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Fernando Luiz Lara

Brazilian modern architecture was widely celebrated in the 1940s and 1950s as a tropical branch of Corbusian architecture. While there is truth and depth to the influence of Le Corbusier in Brazil, the architecture of this country is much more than simply an application of his principles to a warmer climate. Moreover, Brazilian 20th-century architecture cannot be defined only by a few decades in which their buildings coincided with and reinforce northern expectations. Many contemporary authors have explored the pervasive nature of such ethnocentrism in architectural history, which denies agency and initiative to anyone outside its intellectual borders. A more adequate analysis must give proper emphasis to Brazilian architects’ motivations and agency, exploring in their main buildings how they struggled to express themselves and their societal aspirations by skillfully manipulating a formal and spatial vocabulary of international modernity. A contemporary study of Brazilian 20th-century architecture would not be worthy of its title if it did not address similar double standards that have been applied domestically. It is paramount to understand that the influence of modernism in the built environment reached way beyond the well-known centers of Rio de Janeiro and São Paulo, and its manifestations go way beyond the high modernism of the 1940s and 50s. The ethnocentrism of the global North Atlantic repeats itself in Brazil, with the architectures of Rio de Janeiro and São Paulo overshadowing all others. If Brazilian architecture in general is not well known, notwithstanding its extraordinary achievements, still less known are the buildings erected in Recife, Porto Alegre, Belo Horizonte, and Salvador, to mention only four other major urban centers, or the hundreds of buildings in medium-size cities with as much quality and intentionality as those of Rio and São Paulo.


Capoeira is a martial art that developed from combat games enslaved Africans brought to Brazil. It is systematically documented since the beginning of the 19th century in Rio de Janeiro and later in other port cities. During the 19th century capoeira was increasingly practiced by the poor free people, black and of mixed ancestry, and also by white immigrants. Capoeira gangs controlled their territories against intruders and allied with political parties until the Republican purge of 1890. Capoeira survived best in Bahia, where it remained more associated with other forms of Afro-Brazilian culture and acquired many of its features still extant in present-day capoeira. From the 1930s onward, capoeira masters such as Bimba and Pastinha modernized capoeira, leading to the emergence of the Regional and Angola styles. Bahian capoeiristas migrated to Rio de Janeiro and São Paulo in search of better opportunities during the 1950–1970s. There they and their students developed what later became known as “Contemporary capoeira” (Capoeira Contemporânea) which is the most practiced style today. Capoeira was and is practiced in various ways: as a friendly game or as a fight, as a combat sport, or as an Afro-Brazilian cultural activity. Since the 1980s, capoeira has undergone a process of globalization and is now practiced in many countries around the world. Capoeira is the only martial art of the African Diaspora that is known and practiced worldwide. Writing on Capoeira has rapidly grown in a number of disciplines, leading to the constitution of its own interdisciplinary field of study.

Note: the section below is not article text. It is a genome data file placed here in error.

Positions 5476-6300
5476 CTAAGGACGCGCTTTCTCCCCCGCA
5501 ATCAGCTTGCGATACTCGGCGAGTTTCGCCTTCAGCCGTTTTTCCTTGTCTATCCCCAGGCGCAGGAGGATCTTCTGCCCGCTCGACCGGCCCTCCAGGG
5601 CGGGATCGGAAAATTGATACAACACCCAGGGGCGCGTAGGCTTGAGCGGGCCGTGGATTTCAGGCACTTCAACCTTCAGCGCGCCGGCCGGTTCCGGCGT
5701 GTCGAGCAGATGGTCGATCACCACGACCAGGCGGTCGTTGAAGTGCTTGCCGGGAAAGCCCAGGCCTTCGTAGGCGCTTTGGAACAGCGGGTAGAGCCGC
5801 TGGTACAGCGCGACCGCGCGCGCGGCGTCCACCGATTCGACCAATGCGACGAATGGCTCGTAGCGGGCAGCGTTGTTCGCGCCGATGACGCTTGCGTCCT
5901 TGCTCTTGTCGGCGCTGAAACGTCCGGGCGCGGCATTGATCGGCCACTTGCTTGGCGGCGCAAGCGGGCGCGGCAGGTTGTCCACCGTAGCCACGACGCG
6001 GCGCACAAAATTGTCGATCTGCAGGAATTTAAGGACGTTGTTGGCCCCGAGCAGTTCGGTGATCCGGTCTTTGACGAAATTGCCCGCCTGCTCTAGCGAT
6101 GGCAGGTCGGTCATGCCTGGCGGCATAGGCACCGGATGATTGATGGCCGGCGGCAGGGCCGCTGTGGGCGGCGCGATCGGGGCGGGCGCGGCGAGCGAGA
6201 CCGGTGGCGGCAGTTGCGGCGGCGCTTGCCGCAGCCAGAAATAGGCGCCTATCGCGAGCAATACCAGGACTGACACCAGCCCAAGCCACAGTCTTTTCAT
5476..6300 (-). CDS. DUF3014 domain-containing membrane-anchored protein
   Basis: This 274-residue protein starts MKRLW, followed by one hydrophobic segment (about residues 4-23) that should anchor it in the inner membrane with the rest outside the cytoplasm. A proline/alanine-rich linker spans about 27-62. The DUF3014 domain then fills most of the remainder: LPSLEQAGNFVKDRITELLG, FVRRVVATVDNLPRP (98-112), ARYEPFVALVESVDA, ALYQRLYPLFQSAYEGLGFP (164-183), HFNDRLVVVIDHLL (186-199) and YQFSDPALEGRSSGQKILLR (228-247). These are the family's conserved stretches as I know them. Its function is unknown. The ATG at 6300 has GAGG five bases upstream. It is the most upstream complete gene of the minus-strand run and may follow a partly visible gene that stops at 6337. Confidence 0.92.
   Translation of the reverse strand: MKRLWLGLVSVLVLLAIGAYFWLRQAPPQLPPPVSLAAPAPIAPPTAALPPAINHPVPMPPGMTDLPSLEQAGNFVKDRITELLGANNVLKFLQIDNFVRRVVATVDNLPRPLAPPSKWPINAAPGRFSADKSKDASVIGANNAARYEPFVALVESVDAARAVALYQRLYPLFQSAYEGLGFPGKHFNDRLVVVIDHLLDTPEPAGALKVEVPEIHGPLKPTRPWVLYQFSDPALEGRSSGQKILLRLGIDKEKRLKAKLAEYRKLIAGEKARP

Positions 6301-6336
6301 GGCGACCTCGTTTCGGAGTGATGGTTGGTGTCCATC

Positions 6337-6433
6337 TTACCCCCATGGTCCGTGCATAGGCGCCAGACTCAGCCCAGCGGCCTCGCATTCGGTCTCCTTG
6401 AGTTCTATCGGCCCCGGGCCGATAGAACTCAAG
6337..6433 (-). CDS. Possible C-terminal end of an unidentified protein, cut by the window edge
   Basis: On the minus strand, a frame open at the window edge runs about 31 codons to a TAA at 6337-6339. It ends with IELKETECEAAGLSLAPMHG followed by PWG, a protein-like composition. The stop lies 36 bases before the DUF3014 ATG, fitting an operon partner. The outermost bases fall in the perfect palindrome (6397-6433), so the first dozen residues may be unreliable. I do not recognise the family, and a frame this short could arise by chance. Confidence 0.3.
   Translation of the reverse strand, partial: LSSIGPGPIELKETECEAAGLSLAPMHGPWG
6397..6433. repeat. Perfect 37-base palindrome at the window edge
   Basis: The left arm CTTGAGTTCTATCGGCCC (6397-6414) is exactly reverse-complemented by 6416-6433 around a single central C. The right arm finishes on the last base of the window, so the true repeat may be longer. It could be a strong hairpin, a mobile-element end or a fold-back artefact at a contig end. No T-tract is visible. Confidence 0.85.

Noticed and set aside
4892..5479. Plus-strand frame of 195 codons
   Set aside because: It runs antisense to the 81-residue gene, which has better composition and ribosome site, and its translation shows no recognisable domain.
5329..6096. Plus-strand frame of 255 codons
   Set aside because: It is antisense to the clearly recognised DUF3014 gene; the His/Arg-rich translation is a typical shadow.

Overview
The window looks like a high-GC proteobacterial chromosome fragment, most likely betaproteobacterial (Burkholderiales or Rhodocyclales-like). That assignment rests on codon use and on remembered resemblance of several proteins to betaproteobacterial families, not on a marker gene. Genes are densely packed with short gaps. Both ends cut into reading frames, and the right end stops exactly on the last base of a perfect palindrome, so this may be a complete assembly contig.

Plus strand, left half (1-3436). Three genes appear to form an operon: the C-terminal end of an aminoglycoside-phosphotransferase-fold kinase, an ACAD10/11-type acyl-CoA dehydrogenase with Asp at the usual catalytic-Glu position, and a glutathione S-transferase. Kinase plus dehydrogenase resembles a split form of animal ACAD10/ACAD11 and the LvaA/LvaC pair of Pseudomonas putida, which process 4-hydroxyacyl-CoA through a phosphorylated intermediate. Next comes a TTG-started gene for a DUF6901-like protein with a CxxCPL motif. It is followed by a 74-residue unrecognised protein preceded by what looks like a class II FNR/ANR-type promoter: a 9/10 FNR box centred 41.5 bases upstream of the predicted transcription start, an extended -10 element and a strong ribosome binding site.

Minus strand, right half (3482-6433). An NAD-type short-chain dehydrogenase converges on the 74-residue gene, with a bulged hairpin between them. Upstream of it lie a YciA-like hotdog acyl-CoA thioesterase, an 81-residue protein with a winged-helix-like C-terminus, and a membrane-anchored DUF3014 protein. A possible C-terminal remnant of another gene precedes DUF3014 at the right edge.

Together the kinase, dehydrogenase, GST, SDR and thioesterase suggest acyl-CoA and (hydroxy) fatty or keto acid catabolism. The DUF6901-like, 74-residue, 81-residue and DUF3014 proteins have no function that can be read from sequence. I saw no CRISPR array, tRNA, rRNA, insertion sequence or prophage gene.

Álvaro Pereira do Nascimento

At least four major periods help to understand Brazilian history from pre-contact until modern times: the era of indigenous societies prior to 1500; the Portuguese colonial period (1500–1808); the experience of the Monarchy (1808–1889); and the Republic (1889–2019). Although the expanding and varied repositories offering digital resources do not necessarily cover these four highlighted periods thoroughly, researchers should still know them before navigating through the documents and images such repositories are making freely available to the public. Historical Brazilian digital holdings can be grouped into nine broad areas: (1) documents produced by national, state, and municipal governments; (2) records relating to specific historical moments; (3) sources for immigrant, indigenous, and African and Afro-Brazilian studies; (4) collections helpful for examining labor, industry, and plantations; (5) sources relevant for sex and gender studies; (6) materials for the history of science; (7) personal and private collections; (8) periodicals (newspapers and magazines); (9) and sources related to artistic, patrimonial, and cultural production. Researchers will find abundant sources about Brazilian society, political changes, the economy, education, commercial relations, wars and revolts, urban reforms, companies, violence, customs, and values, among many other topics and issues. Scholars and students can access interviews, photographs, newspapers, magazines, books, civil and parish records, laws and reports from government institutions, correspondence, music, movies, documentaries, maps, and much more.